What can remote sensing do for plant ecology?

This blog post was written by Tommaso Jucker, Emily Lines and Jason Fridley to recap the second Grime Reviews series in Journal of Ecology, titled ‘What can remote sensing do for plant ecology?’. The series consists of nine review articles exploring different ways in which ecologists can enrich their research by embracing recent advances in remote sensing. The full list of review papers is available here.

Raw point clouds from which structural attributes of a tree may be derived. Data from a single Pinus sylvestris in a low-density forest plot in Alto Tajo Natural Park, Spain, surveyed using three different high-resolution remote sensing technologies discussed in Lines et al. 2022, Journal of Ecology.

Every plant ecologist has their go-to set of tools on which they have come to depend on, trust and love over the course of their careers. This toolbox will almost certainly contain things like a tape measure, a quadrat, a magnifying lens, a dichotomous key and a plant press. It may also include some more exotic items, such an increment borer, a soil corer, and maybe even a gas exchange analyser, a next generation sequencer or a mass spectrometer. 

But if we go back even just a few years, one thing this toolbox would almost certainly not have included is a satellite. Or a drone mounted with a thermal sensor. Or a portable LiDAR which emits millions of laser beams per second to generate a 3D map of its surrounding environment. For a long time these have been the tools of the geographer, the engineer and the geomorphologist – not the plant ecologist.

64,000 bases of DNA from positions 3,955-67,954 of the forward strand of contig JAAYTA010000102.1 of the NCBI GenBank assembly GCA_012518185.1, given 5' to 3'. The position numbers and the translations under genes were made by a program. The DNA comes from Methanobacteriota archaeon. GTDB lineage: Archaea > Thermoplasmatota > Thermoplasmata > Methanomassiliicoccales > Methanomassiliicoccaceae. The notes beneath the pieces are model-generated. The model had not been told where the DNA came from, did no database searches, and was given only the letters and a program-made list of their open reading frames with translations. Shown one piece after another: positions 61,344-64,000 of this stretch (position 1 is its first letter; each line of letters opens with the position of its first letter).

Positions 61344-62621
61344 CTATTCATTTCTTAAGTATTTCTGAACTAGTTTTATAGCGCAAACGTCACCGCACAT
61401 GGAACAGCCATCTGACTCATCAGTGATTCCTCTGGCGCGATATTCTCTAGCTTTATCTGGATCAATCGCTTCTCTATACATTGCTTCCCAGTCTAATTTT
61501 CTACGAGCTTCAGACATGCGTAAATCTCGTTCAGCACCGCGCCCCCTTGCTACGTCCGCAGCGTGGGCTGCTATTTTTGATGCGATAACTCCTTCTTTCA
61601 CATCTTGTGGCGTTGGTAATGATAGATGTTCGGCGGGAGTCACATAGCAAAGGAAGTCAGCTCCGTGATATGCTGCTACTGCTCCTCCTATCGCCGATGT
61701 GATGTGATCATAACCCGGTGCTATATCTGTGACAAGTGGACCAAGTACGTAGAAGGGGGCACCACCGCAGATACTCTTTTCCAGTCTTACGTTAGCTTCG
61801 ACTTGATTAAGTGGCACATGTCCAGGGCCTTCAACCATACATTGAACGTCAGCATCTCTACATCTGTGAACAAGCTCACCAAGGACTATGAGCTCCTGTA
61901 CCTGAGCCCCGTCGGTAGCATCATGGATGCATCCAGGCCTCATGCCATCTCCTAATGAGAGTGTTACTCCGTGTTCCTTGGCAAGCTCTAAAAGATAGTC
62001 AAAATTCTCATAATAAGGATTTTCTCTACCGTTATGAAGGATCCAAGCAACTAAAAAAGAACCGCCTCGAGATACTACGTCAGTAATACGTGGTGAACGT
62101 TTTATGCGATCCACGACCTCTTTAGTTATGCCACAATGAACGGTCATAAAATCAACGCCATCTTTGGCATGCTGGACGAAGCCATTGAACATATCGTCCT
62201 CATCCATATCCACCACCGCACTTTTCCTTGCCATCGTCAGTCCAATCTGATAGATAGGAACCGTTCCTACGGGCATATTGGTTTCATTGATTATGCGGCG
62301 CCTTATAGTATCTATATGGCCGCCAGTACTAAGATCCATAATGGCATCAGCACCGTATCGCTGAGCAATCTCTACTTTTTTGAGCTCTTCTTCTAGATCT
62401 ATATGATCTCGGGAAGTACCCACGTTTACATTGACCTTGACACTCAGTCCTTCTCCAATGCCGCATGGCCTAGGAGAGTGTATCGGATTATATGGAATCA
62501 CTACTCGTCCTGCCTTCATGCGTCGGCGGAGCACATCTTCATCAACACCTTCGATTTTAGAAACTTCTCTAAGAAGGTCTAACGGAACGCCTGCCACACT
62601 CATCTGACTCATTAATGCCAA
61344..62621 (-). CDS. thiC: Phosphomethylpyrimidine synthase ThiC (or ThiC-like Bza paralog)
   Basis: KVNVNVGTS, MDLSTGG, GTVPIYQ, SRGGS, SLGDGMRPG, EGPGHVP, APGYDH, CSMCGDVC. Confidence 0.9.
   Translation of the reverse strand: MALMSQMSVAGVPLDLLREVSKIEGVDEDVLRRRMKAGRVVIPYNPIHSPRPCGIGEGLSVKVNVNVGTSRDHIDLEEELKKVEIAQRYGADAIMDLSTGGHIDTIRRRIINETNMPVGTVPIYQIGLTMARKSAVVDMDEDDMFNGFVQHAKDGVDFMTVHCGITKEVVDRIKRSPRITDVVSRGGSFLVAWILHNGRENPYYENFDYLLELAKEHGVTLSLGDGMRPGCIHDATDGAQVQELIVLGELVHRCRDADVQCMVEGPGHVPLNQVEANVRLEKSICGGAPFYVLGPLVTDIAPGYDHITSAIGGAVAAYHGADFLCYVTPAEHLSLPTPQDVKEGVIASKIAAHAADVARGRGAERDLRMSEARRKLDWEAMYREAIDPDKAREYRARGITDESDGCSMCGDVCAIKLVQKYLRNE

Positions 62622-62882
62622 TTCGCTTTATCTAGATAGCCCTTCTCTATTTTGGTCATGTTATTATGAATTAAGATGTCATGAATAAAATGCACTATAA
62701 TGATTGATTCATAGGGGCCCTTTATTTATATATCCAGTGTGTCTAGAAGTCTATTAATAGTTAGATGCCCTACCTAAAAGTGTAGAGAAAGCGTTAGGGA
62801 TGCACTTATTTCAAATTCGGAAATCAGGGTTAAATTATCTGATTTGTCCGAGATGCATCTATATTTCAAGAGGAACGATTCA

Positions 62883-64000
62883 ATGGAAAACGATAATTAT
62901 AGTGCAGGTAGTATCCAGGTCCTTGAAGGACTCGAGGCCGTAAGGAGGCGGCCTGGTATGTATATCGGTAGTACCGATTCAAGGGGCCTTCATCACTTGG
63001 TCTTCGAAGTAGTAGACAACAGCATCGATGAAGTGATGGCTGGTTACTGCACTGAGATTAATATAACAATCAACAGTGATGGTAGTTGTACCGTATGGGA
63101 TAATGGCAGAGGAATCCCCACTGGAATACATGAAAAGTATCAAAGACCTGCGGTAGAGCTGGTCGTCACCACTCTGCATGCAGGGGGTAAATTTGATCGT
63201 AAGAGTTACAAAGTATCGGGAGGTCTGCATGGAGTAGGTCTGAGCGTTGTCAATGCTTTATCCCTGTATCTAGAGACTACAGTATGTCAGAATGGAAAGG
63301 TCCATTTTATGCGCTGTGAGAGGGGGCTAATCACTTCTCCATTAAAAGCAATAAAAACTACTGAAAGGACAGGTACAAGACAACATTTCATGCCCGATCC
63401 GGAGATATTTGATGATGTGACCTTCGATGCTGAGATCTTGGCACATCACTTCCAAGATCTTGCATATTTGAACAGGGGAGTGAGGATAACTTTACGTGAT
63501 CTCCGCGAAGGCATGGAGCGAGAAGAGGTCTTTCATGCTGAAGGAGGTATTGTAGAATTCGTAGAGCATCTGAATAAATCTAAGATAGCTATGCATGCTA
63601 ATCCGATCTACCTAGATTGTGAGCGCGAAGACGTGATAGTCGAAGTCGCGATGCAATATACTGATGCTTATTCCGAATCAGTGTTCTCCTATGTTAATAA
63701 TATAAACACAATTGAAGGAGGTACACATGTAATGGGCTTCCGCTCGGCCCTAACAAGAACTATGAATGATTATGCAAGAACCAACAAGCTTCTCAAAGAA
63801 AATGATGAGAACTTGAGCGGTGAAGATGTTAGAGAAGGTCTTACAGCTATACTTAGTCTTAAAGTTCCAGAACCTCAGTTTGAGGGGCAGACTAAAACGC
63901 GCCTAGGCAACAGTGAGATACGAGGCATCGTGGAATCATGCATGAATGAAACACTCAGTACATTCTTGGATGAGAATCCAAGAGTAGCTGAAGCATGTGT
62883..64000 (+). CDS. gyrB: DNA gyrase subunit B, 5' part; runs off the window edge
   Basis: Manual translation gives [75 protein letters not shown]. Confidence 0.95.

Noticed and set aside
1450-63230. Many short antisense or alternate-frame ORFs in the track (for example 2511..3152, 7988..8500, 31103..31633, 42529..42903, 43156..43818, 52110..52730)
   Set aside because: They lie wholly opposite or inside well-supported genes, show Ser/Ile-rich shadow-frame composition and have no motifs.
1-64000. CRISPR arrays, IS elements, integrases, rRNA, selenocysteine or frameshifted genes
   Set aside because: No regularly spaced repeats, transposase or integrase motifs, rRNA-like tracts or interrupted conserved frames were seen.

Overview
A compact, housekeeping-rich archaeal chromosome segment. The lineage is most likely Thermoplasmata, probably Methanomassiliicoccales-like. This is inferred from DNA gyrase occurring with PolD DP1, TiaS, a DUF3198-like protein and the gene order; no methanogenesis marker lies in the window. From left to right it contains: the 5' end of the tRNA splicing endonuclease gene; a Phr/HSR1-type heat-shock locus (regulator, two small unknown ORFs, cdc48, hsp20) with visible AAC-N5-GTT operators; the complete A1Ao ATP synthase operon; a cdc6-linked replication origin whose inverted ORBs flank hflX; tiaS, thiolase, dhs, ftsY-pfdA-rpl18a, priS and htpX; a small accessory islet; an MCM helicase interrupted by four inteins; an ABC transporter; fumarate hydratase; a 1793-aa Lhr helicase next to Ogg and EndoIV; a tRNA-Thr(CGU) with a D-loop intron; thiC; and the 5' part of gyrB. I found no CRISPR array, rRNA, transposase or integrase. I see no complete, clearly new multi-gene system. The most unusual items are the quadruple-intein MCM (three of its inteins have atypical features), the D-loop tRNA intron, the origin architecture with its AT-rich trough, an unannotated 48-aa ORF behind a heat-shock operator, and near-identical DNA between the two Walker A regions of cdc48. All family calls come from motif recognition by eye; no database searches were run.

Conceptual figure illustrating how light detection and ranging (LiDAR) data can be used to assess micro-topographic variation and forest structure at a landscape level. Credit: Lenoir et al. 2022, Journal of Ecology.

This is all changing now, and rapidly. Access to a whole range of remote sensing technologies, data streams and processing tools has exploded over the past decade. Judging from what you see on social media, no self-respecting ecologist would be caught dead in the field without a drone these days. Many ecologists see the potential value of remote sensing to transform how they study plants, extending the resolution and scale of what is achievable using traditional tools. But many don’t have a full picture of what is possible, how to do it, and what the pitfalls and limitations of these approaches can be.

If you are a plant ecologist who is curious about how remote sensing might enhance your research, this new Grime Reviews series is for you. The collection of nine review articles covers a wide breadth of topics, questions and study systems where remote sensing is transforming the field. Everything from trait ecology, plant-plant interactions and community dynamics, to remote sensing in difficult conditions, including in remote locations and hard-to-measure lianas. The series also takes an in-depth look at some specific technologies that are changing how we monitor ecosystems, including thermal sensors, LiDAR and photograph archives, as well as our own contribution on what three-dimensional data can offer to forest ecology.

We hope you enjoy reading these articles as much as we have, and that some of you will be inspired to take the plunge into this exciting new world!

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